A few weeks ago, a machine that will save tens of thousands of lives every year — many of them young children — officially went on sale in India, beginning a journey that promises to improve the living standard of millions of families in one of the world's most impoverished nations.
And yet, many environmentalists who profess to be on a mission to save mankind are condemning this new device as an “environmental disaster” they would like to wish out of existence. Chief U.N. climate scientist Rajendra Pachauri has said “I am having nightmares” about it. Many other green groups also lament its debut.
What is this contraption that offers so much hope yet is so terrifying to some?
The Tata Nano, a tiny car with average fuel economy of 55 mpg (4.3 L/100 km).
Priced at $2,500, it is the world's cheapest car and designed specifically to give South Asia's low-income families a safer, all-weather alternative to a motorcycle or scooter, currently the only “family car” millions can afford.
If you have ever seen a family of four or five or six, weaving through India's chaotic traffic on a scooter, with infants and toddlers perched on the handlebars or hanging onto mom and dad for dear life, you can understand the momentous achievement the Nano represents.
India has the highest traffic-death rate in the world, exceeding 100,000 fatalities and more than 2 million serious injuries annually. That's a worse toll than India suffers from AIDS, tuberculosis and malaria, combined. A large percentage of these traffic deaths are motorcyclists who are so vulnerable in India's undisciplined traffic.
Ask any Indian parent why they would take such safety risks, and they will say they would prefer to take their children to school in a car, but a motorbike is the only transportation they can afford.
Starting now, the Nano offers a safe, affordable alternative. Sales bookings began April 9, and demand is expected to far exceed supply.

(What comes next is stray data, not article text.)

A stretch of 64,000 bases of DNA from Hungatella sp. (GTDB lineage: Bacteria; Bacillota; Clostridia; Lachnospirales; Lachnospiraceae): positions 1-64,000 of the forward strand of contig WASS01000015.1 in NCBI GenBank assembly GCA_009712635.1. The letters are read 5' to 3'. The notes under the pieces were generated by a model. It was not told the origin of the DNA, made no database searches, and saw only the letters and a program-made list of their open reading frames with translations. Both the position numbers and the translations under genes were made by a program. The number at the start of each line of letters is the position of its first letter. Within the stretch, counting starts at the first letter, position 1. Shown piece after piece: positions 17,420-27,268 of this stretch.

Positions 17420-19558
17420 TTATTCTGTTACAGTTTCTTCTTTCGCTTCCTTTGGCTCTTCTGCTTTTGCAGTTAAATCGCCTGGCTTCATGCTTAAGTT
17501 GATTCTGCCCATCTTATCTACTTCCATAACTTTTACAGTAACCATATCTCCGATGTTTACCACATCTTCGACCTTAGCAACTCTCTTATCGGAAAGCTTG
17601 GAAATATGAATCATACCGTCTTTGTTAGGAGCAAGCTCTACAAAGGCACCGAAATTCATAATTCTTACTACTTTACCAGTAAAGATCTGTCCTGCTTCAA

It is exactly this popularity that critics from green groups — 100% of whom we can assume do not have to drive their children to school on a scooter — fear. They are afraid the Nano will become so popular it will spark an industrial revolution, such as Henry Ford's Model T did in the U.S.
In other words, demand for the Nano will soar; leading to more factories being built, creating more jobs, which in turn will create more demand for cars, accelerating India's production of greenhouse gases. The Nano will create progress. And gosh, that will be terrible.
Unfortunately, this contemptible viewpoint, spewed from comfortable middle-class lodgings in the U.S. and Western Europe, has not received the heaping dose of ridicule it deserves. In the worst kind of cultural elitism imaginable, environmentalists argue that in their noble war on global warming, tens of thousands of traffic deaths annually in the developing world are acceptable casualties.
This is an utterly unacceptable position to take, no matter what. The birth of the Nano is an historic event that needs to be celebrated, and environmentalists need to reevaluate their rhetoric and game plan.
Otherwise, the world soon may decide the cure for global climate change is worse than the disease.